The most obvious and logical place to find interested email subscribers is on your website itself. If users are visiting your website (regardless of whether they purchase or make a transaction), they have an interest in the information or content that you're providing. Every page of your website should include an email sign-up box that allows users to join your mailing list. We'll discuss the best practices for creating that email sign-up box later in this section. However, every visitor to your website is a potential email subscriber.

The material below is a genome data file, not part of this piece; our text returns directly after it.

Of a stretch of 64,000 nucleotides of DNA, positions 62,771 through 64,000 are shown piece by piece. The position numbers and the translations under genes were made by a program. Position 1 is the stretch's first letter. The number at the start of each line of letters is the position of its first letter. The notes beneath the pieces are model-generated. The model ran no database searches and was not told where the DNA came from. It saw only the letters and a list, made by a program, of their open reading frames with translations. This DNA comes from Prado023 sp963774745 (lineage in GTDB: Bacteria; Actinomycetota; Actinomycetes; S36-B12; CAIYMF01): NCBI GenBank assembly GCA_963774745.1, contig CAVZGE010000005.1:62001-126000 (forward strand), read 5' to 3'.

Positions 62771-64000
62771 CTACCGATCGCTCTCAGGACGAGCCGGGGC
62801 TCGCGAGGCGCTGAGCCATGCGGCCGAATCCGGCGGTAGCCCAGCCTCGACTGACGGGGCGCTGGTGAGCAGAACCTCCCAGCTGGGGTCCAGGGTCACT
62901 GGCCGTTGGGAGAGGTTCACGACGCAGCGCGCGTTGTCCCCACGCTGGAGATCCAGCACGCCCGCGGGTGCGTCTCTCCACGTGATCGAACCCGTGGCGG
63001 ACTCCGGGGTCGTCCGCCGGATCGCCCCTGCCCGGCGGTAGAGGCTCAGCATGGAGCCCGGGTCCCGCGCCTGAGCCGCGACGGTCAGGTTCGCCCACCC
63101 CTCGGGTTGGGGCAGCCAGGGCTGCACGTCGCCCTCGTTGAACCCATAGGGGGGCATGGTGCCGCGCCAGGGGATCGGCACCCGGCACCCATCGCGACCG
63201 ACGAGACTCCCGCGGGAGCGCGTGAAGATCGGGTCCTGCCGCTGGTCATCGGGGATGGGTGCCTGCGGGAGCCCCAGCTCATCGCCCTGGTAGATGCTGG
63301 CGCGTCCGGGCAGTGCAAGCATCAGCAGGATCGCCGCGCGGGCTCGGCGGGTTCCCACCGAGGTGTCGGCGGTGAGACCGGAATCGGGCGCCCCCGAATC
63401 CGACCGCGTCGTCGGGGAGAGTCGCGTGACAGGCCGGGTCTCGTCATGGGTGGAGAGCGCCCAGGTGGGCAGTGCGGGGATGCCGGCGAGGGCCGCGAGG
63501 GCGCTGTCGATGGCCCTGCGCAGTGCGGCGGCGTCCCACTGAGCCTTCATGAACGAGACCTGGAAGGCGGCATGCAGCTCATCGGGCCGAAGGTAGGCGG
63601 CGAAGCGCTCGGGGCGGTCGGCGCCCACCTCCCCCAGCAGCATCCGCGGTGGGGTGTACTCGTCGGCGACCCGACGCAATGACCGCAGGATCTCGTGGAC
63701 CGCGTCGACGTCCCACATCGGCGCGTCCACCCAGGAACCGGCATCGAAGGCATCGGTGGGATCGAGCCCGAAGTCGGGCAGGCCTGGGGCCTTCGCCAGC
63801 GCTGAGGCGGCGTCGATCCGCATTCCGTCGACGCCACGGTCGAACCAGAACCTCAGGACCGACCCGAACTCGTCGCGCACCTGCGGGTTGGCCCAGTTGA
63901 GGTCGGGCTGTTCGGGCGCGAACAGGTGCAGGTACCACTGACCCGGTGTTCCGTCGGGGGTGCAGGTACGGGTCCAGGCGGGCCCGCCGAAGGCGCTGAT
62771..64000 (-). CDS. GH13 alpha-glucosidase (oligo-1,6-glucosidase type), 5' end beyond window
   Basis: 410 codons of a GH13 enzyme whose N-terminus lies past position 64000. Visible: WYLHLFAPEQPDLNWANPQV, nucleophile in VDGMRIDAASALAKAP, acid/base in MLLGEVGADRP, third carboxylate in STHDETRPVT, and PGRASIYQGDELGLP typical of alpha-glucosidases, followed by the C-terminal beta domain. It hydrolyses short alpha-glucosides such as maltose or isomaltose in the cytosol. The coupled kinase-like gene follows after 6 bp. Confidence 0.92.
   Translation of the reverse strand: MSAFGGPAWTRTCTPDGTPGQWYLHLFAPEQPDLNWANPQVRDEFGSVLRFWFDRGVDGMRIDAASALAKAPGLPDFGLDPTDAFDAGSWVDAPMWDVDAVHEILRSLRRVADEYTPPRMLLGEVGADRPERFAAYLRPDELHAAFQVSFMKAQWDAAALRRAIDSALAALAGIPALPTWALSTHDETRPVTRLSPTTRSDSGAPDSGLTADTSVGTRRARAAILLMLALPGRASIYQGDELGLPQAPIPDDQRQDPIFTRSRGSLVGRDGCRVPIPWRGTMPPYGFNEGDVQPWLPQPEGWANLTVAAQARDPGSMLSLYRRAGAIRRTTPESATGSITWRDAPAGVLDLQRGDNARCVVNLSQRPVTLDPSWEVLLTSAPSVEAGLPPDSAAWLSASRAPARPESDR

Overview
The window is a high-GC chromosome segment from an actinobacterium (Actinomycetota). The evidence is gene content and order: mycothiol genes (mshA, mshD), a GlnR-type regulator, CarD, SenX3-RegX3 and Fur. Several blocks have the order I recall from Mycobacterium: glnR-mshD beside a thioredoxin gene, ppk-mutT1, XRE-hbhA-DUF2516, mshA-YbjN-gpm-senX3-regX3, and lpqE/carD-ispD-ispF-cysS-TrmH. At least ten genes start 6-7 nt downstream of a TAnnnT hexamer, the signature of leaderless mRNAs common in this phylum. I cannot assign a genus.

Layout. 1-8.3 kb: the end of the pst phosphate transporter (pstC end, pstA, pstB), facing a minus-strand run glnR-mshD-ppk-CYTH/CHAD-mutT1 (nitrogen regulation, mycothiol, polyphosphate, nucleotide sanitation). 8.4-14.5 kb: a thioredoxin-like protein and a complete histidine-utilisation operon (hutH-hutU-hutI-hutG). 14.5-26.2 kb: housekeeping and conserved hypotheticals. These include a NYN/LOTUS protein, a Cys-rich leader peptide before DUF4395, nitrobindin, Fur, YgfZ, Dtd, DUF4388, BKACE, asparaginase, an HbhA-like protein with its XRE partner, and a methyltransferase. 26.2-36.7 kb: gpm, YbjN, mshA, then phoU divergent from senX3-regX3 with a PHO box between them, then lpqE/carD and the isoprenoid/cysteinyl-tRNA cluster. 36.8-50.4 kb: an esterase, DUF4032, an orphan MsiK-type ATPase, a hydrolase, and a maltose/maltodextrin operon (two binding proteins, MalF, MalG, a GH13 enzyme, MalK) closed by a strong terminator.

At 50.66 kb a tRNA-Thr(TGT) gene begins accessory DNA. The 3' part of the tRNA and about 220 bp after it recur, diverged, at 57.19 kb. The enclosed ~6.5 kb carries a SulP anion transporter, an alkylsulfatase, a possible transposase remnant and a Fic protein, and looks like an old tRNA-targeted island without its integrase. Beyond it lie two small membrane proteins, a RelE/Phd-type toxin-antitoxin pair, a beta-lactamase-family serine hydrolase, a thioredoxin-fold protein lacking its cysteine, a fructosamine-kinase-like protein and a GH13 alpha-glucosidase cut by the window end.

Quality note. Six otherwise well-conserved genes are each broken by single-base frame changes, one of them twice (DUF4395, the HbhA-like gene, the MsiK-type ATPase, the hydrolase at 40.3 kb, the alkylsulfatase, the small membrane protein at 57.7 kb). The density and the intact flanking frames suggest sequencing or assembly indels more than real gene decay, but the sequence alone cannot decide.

Growing your email list can be quite similar to advertising your business as a whole. Websites that have similar content or user demographics to your website can be great places to prospect for potential email list leads. You can do this in a number of ways. Ideally, you can cut a deal with the website on which you want to collect emails to promise them advertising space in any email that you send. This will save you from having to pay to advertise for your email list. You can also pay to advertise for sign-ups to your email list on other websites. You can do this by purchasing an impression-based or click-based advertising campaign, or you can offer to pay per valid email sign-up. Both are acceptable industry standard ways to pay for email advertising. However, if you are going to pay to advertise your email list and recruit email sign-ups on another website, you'll need to ensure that you have a firm understanding of what you can afford to spend per email sign-up is. To do this, you'll have to assign a value to an email name. The best way to do this is to keep it simple. Take a look at your last email send. If you had an email list of one hundred people and your email generated $100 in revenue, then you can spend $1 per email sign-up.